Keep stored battery cold and charged
THERE are many myths and suggestions about how to store automotive batteries — some based on fact, others fiction.
With fall here, many motorhomes, collector cars, motorcycles and even that special convertible are being put away for the winter months. So what should you really do to help prolong the life of your vehicle’s battery?
One of the best things you can do for an automotive battery is to use it. Putting it into another vehicle that is driven on a regular basis will keep it charged and working properly. Most of us don’t have that option, as we already have a battery in the other vehicle, so we have to place the battery in storage.
One of the myths is that you should always leave a battery connected in your vehicle when it’s in storage. This is incorrect, but there are a few things you should know before disconnecting your battery.
Many vehicles on the market have radio security features and express open and close windows, sunroofs and even doors (on vans). When the battery is disconnected, you may need to reset the systems before they will operate correctly. The radio may need an unlock code. The vehicle owner’s manual will give you information about this, or you can stop by the dealer. If you need a radio code and don’t have it, get it from the dealer before disconnecting the battery or it could cost money later to have the dealer unlock the radio. Newer vehicles use non-volatile memory chips that allow the battery to be disconnected without interfering with vehicle operation. Another myth is that your vehicle will not run as well after the battery is disconnected, although there is a grain of truth here. Your engine and transmission computer adapts to wear and inaccurate component calibrations as your vehicle ages. When the battery is disconnected on some vehicles, the computer goes back to its original program parameters and the vehicle may run a little rough or differently when restarted. However, the computer will automatically adapt quickly as you drive to make the engine run the same as before.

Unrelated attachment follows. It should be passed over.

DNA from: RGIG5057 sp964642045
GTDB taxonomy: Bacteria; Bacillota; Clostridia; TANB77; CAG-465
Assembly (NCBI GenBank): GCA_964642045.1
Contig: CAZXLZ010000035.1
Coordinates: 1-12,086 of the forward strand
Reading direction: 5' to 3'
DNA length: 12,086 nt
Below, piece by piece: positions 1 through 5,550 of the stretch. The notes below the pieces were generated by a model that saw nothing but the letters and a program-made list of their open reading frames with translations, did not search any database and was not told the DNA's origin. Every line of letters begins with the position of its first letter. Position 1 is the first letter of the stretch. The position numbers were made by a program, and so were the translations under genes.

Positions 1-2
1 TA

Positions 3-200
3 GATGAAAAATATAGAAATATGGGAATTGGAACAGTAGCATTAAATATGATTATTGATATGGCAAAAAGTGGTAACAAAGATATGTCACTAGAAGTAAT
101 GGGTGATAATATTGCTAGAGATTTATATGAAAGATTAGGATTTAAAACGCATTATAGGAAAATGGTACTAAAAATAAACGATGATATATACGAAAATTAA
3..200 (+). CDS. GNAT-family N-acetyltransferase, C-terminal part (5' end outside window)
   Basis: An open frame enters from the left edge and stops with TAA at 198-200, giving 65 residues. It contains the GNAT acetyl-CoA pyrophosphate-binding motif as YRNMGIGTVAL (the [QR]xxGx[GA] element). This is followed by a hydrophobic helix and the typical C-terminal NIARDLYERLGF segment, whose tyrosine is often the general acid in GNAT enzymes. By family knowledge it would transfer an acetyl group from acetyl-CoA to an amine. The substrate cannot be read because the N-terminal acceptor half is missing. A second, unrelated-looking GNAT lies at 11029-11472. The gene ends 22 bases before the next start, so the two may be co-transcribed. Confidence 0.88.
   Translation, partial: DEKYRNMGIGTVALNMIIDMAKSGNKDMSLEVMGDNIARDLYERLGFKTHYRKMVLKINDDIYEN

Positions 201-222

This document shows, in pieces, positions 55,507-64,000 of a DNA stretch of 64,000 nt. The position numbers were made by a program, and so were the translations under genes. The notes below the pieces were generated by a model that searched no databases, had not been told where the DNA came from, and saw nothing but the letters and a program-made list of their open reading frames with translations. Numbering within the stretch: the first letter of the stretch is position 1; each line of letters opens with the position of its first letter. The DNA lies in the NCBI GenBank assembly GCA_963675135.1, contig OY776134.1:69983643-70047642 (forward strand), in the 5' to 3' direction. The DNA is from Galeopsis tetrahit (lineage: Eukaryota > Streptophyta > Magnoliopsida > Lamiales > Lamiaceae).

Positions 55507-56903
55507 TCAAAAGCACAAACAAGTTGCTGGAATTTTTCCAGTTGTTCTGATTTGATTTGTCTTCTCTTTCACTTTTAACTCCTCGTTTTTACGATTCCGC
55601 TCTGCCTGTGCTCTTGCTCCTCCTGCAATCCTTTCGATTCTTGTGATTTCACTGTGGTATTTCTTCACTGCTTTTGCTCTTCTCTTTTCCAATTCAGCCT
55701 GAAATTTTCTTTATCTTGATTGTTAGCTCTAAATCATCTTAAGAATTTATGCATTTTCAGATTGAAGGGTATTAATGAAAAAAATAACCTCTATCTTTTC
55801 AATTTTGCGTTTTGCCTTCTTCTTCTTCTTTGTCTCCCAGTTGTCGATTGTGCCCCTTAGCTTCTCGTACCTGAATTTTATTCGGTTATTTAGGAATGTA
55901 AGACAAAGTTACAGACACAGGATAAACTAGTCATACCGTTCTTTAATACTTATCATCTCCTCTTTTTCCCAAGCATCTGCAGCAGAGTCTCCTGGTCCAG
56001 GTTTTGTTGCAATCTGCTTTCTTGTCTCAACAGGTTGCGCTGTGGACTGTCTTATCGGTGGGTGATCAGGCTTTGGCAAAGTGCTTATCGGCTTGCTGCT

Disconnecting the battery prevents electrical drains from the vehicle’s components from killing the battery as it sits. The battery can be stored in or out of the vehicle, but should be charged every couple of months during the storage period.
One myth says you should never store a battery on a concrete floor. Again, there is a measure of truth here — the concrete won’t discharge the battery, but moisture that wicks through it will create a higher humidity area around the battery that will make it discharge faster. Placing a piece of wood or cardboard between the battery and the concrete allows that moisture to evaporate.
Another myth is that you should store a battery in a warm place rather than a cold one. In fact, it’s the opposite. Chemical reactions occur faster when they are warm, so storing a battery in a warm place will make it discharge faster. Even when in operation, vehicle battery life is shorter in the hot southern U.S. than during cold Canadian winters due to faster chemical reactions. A fully charged battery will not freeze at –40C, so you can store it in a cold place (not the freezer though!) and keep it charged.
As an interesting note, hybrid vehicle batteries have excellent durability but their charging systems only take the batteries to about 80 per cent of full charge. The last 20 per cent creates heat in the battery that shortens its life, so keeping it at about 80 per cent maximizes durability. Charging systems on several of the newest vehicles also let the battery charge drop and then only charge it part-way. This is done to reduce chargingsystem load on the engine and improve fuel economy, but may also extend battery life too.
Do keep the top of your battery clean and dry. Dust and dirt hold moisture, which creates an electrical path between the battery posts and causes it to discharge faster.
Keep it cold, keep it charged and disconnect it when stored for several weeks or longer and you will maximize the life of your vehicle’s battery. Jim Kerr is a mechanic, instructor of automotive technology, freelance journalist and member of the Automobile Journalists’ Association of Canada.